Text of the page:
The Evil Men Do 2006, true crime, written under contract for the family of the victim.


Who Will hear Them Cry, April, 2012


A Place To Belong August, 2012


Out of the Night February, 2014



Customer Review

5.0 out of 5  Where Sheep May Safely Graze

ByAFBon February 24, 2018


This book was wonderful. It held my attention from the first page until the end and I did not want it to end. I hope a second book will be forth coming. Kudos to you Phyllis for the best book I have read in a long time.



If you would like to contact Phyllis email: Pcampbell16@verizon.net



To see more visit:




A Fabulous Interview:  https://wp.me/p5QlYv-24A




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Something to Think About – The R’s of Life – Romance, A modern fairy story by Sally Cronin

via Something to Think About – The R’s of Life – Romance, A modern fairy story by Sally Cronin

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10 Rituals for the Super Moon

GrannyMoon's Morning Feast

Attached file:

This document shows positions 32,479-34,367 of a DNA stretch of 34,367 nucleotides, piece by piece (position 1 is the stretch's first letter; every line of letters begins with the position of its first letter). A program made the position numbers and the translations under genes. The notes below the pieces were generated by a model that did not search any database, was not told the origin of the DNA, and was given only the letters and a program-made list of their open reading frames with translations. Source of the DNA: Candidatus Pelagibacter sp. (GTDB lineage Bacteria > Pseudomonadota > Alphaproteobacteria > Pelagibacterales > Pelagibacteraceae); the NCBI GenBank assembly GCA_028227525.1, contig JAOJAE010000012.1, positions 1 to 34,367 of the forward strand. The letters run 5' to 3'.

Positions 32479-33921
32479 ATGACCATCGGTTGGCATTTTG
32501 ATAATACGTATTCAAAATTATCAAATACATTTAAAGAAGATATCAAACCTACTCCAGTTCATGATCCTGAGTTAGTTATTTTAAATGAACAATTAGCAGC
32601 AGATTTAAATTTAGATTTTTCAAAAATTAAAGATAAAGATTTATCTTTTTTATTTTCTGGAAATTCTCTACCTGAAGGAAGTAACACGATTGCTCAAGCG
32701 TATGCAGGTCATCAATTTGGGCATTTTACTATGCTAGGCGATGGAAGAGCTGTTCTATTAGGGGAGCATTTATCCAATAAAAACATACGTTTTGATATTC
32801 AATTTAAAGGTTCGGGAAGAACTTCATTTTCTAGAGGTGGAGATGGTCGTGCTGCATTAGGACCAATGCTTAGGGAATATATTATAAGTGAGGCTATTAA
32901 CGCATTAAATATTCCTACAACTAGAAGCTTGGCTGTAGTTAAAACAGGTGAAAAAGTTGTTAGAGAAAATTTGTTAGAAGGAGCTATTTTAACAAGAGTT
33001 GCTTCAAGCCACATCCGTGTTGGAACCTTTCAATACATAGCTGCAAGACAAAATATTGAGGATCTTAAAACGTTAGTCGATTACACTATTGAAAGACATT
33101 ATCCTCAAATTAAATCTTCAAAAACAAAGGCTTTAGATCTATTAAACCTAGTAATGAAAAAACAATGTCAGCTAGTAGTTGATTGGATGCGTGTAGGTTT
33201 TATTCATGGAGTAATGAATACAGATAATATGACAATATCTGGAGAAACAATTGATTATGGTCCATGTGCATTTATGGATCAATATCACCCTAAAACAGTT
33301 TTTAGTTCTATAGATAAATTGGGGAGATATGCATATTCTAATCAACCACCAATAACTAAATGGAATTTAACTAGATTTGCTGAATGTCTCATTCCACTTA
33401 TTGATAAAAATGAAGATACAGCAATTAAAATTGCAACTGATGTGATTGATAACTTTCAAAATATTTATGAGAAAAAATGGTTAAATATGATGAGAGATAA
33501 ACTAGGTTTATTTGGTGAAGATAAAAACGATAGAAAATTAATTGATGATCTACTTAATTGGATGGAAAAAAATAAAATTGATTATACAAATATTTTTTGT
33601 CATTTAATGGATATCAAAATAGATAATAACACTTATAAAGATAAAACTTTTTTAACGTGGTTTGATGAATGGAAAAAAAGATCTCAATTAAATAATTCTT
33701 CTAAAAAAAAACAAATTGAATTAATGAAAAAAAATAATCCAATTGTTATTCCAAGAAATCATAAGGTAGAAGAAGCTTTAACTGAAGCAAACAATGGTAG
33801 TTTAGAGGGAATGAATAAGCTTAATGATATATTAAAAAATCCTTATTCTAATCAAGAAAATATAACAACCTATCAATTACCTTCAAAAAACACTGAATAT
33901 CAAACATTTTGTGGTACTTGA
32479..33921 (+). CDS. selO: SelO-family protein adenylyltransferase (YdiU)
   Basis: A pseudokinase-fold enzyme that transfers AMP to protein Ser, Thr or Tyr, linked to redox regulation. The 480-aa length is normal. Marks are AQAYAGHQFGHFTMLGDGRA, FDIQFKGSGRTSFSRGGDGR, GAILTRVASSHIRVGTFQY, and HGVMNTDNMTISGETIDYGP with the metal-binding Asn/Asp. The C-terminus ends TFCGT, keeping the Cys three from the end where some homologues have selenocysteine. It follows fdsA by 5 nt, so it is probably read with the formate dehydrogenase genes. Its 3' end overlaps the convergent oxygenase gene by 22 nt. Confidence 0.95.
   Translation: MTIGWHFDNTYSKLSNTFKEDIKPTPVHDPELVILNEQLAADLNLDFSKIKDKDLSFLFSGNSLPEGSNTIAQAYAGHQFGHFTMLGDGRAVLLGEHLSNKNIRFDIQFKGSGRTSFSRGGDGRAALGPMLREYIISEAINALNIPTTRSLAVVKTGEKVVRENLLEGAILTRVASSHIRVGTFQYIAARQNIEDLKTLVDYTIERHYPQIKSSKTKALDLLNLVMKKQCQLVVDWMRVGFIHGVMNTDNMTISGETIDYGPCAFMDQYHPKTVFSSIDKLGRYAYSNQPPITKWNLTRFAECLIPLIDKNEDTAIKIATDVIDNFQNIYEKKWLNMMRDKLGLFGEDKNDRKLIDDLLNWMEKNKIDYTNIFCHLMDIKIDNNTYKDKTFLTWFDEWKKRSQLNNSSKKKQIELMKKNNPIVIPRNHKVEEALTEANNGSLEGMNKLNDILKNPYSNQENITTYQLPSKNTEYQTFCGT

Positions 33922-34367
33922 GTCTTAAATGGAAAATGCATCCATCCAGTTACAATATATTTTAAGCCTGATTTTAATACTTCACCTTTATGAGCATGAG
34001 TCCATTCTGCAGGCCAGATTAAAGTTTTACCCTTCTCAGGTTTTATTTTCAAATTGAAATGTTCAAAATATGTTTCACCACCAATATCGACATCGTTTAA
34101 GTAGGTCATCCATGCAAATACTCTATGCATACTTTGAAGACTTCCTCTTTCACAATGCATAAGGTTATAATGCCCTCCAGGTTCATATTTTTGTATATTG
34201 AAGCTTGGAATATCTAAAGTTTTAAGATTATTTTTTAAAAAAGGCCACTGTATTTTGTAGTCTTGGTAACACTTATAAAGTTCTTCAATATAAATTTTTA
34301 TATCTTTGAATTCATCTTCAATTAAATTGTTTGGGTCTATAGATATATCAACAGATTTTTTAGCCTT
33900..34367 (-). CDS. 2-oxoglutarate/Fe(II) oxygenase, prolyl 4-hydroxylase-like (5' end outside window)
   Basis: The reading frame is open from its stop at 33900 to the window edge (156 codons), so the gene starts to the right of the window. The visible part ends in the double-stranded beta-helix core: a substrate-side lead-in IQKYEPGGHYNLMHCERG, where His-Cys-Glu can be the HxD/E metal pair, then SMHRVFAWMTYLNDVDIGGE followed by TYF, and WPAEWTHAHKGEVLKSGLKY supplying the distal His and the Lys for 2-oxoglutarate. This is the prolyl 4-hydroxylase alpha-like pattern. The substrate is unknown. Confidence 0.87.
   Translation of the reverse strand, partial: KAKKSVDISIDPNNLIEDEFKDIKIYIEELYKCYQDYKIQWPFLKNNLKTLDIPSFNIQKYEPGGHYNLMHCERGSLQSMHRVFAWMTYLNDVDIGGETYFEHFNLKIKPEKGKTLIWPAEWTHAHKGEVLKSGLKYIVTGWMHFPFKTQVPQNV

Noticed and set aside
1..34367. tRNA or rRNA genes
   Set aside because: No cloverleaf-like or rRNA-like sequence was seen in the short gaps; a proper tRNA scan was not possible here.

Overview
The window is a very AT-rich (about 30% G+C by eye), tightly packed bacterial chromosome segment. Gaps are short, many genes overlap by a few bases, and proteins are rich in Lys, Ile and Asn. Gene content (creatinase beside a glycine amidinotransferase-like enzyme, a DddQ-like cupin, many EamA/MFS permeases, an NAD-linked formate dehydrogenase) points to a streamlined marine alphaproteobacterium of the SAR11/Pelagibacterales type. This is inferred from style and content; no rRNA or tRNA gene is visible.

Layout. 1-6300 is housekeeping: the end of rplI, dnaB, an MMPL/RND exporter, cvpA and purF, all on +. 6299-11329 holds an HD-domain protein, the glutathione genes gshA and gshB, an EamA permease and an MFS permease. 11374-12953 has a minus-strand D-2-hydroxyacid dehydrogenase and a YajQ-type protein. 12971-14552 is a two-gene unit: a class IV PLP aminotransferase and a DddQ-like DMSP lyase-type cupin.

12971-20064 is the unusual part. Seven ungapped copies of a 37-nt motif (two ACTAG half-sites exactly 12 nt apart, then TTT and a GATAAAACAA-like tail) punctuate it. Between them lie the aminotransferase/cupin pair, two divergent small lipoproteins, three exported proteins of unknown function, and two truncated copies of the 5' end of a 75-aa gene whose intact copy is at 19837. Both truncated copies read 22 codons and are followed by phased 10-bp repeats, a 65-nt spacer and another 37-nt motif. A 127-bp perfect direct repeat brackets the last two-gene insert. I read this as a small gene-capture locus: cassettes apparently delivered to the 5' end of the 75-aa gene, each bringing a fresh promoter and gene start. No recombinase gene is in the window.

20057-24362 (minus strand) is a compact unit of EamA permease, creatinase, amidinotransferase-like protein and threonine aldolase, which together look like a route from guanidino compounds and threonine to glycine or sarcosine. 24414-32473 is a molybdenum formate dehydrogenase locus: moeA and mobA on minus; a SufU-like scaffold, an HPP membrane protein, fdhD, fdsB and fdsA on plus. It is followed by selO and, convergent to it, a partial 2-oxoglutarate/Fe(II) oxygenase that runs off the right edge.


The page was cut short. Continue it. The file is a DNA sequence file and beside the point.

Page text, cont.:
The next Supermoons comes February 19 and March 21, 2019 (following the peak of the Spring Equinox). Of these, the February 19th full moon showcases the closest and largest full supermoon of 2019.

With the January 21 full “blood wolf moon”, behind us, this supermoon is the second in a series of three full supermoons this year.

Super moon or Supermoon, is the coincidence of a full moon or a new moon with the closest approach the Moon makes to the Earth on its elliptical orbit, resulting in the largest apparent size of the lunar disk as seen from Earth. The technical name is the perigee-syzygy of the Earth-Moon-Sun system. The term “supermoon” is not astronomical but originated in modern astrology.

The name SuperMoon was coined by astrologer Richard Nolle in 1979, arbitrarily defined as …”a new or full moon which occurs with the Moon at or near (within 90%…

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Take a Gamble on Love

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Full Moon Guide

Rubys Readings

“How does the ‘Full Moon’ affect you, and how do you utilize its potent energy?”

During a ‘Full Moon’ you have an opportunity to bring about some positive changes in your life if you use this energy wisely. It either can increase the positive energy around you or it can be an emotional wrecking ball, the choice is yours. This guide is a helpful reminder about how to work with the ‘Full Moon’ and its energies.